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« Blue Highways: Cavalier, North Dakota | Main | Blue Highways: Langdon, North Dakota »

Blue Highways: Backoo, North Dakota

Unfolding the Map

One thing I like about Blue Highways is William Least Heat-Moon's (LHM) willingness to go off his beaten path and explore.  Backoo was not on his route but he went there anyway.  He didn't find much, but it's the exploration that's the reward - and who knows, he just might have missed something had he not gone.  Go north to Backoo and locate it on the map!

Book Quote

"A sign pointed north to Backoo.  Backoo, North Dakota, may not be the only town in America named after an Australian river (the Barcoo), but then again, maybe it is.  I went to see it, or, as it turned out, to see what was left, which was:  the Burlington Northern tracks, a grain elevator, grocery, boarded-up school, church, and a thimble of a post office."

Blue Highways: Part 7, Chapter 9

The abandoned Backoo school house that LHM mentions in Blue Highways. Photo at the Ghosts of North Dakota website. Click on photo to go to host page.

Backoo, North Dakota

There doesn't seem to be much to write about in terms of Backoo, because I couldn't really find a lot of information on the town.  But I think it is interesting that someone may have named the town after the Barcoo River in Australia.  There is another possible story about the name that the Wikipedia entry below cites: that Backoo was named after the Azerbaijani city of Baku.  However, there is no supporting information that I can see.  And with an Australian accent, it is very easy to see how Barcoo could become Backoo.

In the 1980s, Australia seemed to become the favorite country of the U.S. public.  Part of Australia's popularity was due to Paul Hogan, the Australian actor and comedian who portrayed Crocodile Dundee in three movies.  Depending on how old you are, you may remember the "That's not a knife..." scene.  Or perhaps this 80s Australian tourism commercial aired in the U.S starring Hogan.

Part of the appeal also was due to popular music coming out of the land down under into the United States.  The Bee Gees, though they moved from Australia to the United Kingdom in the late 60s, had huge hits with their songs for Saturday Night FeverAC/DC was a 1970s rock phenomenon and the Little River Band had a string of hits that I particularly liked in the late 70s.  During this time, the U.S. also enjoyed hits by Helen Reddy and Olivia Newton-John (who also starred in some hit movies).  In the 80s and 90s, Australian music seemed to explode.  Men at Work had a huge hit celebrating Australia in Down UnderMidnight Oil became a favorite group of mine because of their hard driving punk tinged rock with a social justice message.  Around the early 90s Kylie Minogue, a former soap star, began burning up the pop charts.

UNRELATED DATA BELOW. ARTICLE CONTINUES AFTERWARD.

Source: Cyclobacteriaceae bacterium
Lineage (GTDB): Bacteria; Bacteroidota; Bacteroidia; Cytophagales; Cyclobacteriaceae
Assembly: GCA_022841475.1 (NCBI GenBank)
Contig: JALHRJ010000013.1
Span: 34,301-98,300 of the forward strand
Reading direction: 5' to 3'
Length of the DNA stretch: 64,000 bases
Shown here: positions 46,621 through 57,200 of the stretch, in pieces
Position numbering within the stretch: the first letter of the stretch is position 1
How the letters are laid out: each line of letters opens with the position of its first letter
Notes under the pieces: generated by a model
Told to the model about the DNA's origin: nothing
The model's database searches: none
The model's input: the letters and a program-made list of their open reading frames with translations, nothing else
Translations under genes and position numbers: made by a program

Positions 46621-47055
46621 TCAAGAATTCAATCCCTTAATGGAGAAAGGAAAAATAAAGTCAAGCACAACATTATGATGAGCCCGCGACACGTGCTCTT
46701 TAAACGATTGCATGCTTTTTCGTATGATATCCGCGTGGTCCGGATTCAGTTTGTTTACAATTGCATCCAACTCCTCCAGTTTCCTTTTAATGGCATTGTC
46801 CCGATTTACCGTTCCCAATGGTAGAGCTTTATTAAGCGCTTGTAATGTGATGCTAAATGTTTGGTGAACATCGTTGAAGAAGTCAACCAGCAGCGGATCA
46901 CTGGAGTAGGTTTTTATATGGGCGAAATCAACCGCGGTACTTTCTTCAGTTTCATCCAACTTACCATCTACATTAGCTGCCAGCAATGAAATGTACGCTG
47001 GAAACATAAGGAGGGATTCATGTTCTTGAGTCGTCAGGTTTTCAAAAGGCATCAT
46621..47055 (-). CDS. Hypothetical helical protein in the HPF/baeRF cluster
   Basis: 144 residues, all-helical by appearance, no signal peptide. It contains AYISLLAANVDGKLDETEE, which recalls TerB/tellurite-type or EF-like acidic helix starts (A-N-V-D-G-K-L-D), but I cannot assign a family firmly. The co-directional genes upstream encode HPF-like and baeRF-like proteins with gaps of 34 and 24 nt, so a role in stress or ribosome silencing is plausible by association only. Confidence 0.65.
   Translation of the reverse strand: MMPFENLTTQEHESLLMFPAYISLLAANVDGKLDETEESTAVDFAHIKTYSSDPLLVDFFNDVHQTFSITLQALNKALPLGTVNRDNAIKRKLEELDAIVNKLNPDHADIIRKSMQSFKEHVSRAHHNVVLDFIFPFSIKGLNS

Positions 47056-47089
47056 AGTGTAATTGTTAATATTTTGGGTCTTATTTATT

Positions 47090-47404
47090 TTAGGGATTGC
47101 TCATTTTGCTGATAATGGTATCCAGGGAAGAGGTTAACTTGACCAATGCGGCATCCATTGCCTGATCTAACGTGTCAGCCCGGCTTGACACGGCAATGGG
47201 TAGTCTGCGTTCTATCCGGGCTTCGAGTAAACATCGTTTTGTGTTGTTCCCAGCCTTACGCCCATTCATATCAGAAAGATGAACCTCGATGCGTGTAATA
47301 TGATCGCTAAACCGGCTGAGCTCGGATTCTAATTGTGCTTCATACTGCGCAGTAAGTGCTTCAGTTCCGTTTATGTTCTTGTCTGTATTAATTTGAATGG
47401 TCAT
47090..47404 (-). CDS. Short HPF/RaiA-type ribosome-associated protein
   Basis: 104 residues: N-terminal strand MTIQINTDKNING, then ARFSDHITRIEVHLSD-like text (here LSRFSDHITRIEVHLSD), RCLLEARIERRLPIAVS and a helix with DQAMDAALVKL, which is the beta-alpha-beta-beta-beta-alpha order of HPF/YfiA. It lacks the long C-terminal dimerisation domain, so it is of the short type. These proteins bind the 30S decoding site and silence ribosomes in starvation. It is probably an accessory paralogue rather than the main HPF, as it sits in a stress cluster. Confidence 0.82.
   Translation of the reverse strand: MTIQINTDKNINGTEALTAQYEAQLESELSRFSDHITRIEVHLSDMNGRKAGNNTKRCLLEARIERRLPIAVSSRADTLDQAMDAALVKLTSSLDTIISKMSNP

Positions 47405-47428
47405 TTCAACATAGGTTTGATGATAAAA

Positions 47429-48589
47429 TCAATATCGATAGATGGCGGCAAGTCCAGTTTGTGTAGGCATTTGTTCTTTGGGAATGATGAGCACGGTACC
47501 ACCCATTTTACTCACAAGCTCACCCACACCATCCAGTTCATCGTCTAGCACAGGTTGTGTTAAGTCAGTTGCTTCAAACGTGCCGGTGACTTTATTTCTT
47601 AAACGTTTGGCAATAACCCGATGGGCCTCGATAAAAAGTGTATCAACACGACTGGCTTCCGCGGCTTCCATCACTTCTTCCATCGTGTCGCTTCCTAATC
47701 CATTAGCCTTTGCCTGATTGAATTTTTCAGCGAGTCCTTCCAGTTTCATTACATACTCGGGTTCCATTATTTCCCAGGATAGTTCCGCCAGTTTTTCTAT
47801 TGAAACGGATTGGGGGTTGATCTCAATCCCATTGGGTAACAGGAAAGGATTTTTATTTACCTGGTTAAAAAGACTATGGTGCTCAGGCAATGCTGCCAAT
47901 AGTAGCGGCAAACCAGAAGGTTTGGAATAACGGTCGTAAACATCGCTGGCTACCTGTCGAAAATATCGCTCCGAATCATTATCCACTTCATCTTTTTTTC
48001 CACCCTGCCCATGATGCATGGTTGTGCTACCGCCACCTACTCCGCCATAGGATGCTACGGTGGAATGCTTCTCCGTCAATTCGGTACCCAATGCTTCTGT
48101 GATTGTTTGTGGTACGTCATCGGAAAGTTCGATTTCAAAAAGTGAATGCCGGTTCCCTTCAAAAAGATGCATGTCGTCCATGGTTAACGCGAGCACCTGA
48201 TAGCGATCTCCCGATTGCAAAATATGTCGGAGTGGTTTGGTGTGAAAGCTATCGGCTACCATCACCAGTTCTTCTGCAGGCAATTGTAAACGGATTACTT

I was always captivated by the idea of Australia.  Of course, we all learned the story of how Australia was founded as a penal colony for Great Britain, which when I was young had me envisioning a country full of dangerous criminals.  What they didn't tell us then was that most of the people sent to Australia either committed petty crimes, were in debt or were turned in by those who wished them ill.  They also didn't tell us that many more people immigrated by choice to Australia than were sent.  I also enjoyed the wild history stories of Australia that in many ways reminded me of the American West.  I thrilled over the original "Iron Man" story of Ned Kelly, the Australian bushranger and outlaw who fashioned a homemade suit of plate armor and shot it out with police.

When ESPN first became a sports network, it didn't have any official contracts with any major American sports leagues.  Instead, it ran different sports from around the world and provided me with my first look at Australian Rules Football.  "Footy," as it's known in its home country, was the strangest thing I think I ever saw.  It seemed to be a combination of soccer, rugby, American football, and even basketball because the person with the ball had to bounce it every three steps.  I watched every broadcast I could of this new game for about a month until something else, probably a girl, caught my teenage mind.